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Find new music in Bassmint

Roll over Napster and iTunes there’s a new kid on the music download block. It’s name is Bassmint Music, and it aims to shake things up both for major labels as well as other download sites.

Based in Columbus, Bassmint Music is the brainchild of Jerry Calliste Jr., who is also the CEO and President of Bassmint Music, Inc. and the newly formed Caldella Music Publishing company. Operating from the Web site www.bassmintmusic.com, Bassmint is an independent online record label and music publishing company that was launched Sept. 28.

Bassmint Music was founded with the aim of providing consumers with new independent music from artists around the world in a variety of genres. Members will be able to choose from alternative rock, drum and bass, trance, house, electro-funk, rhythm and blues, neo soul and others. Even some former major-label acts such as Virginia rockers W.”bilt and Ireland’s Mr. North can be found among Bassmint’s roster.

“By year’s end we plan to have about 75 artists and 750 to 1,000 songs available for download,” said Calliste, who old-school hip hop fans might know better as Hashim, responsible for the ’80s club hit “Al-Naafiysh (The Soul).”

“(Calliste) saw his niche. There’s a lot of artists who have a finished product that big companies weren’t promoting . . . People like to hear different kinds of music. They’re sick of hearing what’s being played every 24 hours,” said Taft Woodford, one of Bassmint’s advisory board members.

“If you want to hear Jessica Simpson, LL Cool J, or Jay Z, go to Clear Channel, iTunes, Rhapsody . . . if you want some cool independent artists come to Bassmint Music. We’ll treat you right,” Calliste said.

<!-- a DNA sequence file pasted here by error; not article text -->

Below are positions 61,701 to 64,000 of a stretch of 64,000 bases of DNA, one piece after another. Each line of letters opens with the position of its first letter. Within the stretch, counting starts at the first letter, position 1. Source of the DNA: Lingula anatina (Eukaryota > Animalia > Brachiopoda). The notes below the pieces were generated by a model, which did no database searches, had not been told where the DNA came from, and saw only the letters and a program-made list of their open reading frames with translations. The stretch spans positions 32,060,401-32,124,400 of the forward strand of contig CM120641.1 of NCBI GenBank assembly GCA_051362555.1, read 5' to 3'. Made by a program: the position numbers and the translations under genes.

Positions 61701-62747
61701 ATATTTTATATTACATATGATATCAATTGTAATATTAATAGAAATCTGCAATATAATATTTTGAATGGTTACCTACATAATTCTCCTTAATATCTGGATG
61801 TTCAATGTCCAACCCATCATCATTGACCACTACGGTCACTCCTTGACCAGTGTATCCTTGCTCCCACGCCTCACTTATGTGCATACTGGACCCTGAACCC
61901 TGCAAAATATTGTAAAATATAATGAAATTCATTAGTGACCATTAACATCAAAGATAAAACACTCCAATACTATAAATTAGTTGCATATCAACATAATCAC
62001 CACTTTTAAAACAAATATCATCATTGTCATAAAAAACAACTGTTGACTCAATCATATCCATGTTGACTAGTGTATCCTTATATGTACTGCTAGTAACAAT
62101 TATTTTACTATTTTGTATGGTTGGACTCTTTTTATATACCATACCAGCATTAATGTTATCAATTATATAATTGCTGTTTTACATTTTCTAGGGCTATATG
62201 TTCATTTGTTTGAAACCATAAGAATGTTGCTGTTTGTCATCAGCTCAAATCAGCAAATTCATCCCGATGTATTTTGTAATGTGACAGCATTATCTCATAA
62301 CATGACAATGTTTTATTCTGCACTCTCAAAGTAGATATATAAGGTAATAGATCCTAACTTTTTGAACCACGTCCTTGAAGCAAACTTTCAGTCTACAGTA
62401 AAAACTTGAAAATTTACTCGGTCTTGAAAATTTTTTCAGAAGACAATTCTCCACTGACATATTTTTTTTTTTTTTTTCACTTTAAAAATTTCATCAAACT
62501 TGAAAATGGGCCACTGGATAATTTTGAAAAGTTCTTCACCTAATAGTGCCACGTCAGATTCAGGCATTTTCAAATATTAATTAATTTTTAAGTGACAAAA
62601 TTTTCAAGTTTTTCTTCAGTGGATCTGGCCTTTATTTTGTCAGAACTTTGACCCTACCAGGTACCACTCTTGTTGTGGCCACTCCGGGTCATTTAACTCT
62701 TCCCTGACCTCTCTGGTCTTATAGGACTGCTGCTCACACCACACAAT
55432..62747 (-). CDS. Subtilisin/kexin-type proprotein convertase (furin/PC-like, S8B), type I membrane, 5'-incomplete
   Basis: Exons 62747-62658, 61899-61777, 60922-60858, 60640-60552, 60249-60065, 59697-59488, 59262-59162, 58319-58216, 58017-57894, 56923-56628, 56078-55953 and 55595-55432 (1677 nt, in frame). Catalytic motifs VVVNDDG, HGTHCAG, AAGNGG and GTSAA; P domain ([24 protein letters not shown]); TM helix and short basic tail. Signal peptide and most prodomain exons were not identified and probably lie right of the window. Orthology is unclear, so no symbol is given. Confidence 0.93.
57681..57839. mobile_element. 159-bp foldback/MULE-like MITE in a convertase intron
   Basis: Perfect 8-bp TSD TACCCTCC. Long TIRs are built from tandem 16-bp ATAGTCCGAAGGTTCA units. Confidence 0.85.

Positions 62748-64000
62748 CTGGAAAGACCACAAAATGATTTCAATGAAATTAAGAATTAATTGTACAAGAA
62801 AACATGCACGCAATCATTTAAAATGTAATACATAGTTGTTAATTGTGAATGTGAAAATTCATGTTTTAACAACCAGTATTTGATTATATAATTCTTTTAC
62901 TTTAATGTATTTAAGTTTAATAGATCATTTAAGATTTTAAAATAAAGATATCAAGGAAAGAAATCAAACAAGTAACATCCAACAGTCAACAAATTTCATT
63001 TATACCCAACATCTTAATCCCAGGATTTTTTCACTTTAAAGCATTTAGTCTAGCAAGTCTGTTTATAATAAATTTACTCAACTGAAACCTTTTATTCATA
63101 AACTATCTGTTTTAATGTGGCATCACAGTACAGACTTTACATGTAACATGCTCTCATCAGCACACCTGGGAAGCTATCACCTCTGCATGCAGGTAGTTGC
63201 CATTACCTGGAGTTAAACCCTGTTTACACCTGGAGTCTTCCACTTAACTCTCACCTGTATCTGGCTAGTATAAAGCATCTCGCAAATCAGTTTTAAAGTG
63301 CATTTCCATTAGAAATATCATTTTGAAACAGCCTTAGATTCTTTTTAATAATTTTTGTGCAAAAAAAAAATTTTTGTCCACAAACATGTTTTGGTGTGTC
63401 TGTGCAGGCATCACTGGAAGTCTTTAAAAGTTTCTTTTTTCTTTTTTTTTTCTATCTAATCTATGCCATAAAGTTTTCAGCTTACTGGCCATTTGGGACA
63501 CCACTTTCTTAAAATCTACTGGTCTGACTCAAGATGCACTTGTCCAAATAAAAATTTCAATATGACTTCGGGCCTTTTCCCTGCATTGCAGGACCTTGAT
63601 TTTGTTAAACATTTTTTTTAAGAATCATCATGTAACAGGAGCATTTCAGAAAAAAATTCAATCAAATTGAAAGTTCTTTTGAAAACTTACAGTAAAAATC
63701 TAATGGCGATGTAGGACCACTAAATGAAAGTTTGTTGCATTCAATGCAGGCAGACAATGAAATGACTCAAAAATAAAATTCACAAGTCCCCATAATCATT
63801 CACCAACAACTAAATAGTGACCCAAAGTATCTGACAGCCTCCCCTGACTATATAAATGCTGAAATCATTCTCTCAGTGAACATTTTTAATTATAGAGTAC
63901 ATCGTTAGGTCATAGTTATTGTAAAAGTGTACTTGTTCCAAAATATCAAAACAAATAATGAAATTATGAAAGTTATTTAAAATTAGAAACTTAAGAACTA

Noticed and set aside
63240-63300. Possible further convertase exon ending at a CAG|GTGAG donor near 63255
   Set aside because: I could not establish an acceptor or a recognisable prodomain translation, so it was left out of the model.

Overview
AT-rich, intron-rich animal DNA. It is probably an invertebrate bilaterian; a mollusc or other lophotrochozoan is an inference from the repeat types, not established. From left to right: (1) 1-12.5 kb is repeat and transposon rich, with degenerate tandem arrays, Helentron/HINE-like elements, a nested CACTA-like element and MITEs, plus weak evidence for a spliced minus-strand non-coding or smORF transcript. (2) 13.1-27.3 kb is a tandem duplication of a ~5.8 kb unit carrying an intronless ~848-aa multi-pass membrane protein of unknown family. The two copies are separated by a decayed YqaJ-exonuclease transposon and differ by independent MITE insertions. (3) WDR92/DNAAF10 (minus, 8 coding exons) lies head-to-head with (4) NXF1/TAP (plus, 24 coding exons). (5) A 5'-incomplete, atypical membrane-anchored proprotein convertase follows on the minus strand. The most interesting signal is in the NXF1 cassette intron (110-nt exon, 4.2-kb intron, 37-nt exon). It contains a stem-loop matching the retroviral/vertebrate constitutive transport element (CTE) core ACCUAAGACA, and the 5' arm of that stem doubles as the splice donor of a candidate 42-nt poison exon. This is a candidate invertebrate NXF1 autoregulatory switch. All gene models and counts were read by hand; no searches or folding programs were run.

Artists on the label have their music distributed both through traditional ways – albums sold in record stores – as well as through the Bassmint Music Web site. Bassmint offers 192K CD-quality MP3s for $0.85 to $1.55 per download, depending on the artist. Memberships to the site cost $3.95 per month and allow members to receive 10 free downloads and discounted download rates.

In addition to selling music to its members, Bassmint is also actively seeking new talent at all times.

“We want to sign bands, rappers, club Djs. I keep an open- door policy, we even look at unsolicited demos – I listen to everything,” Calliste said.

By being completely Internet-based, Bassmint hopes to be able to reach many more potential customers than many of the other independent labels.

“(The Internet is) cost-effective. The overhead is much lower – we’re literally in a basement. Online sales will continue to grow as technology increases and people continue to embrace digital media . . . direct-to-consumer is the way to go,” Calliste said.

“The Internet makes you international automatically,” Woodford said.

“Internet space is everywhere no matter where you are – you can be in Pango Pango, and if you have Internet access it’s like you’re in Columbus. No major labels have the distribution that the Internet will provide,” said David Bowling, a music fan, as well as a fabricator for General Theming Contractors in Columbus.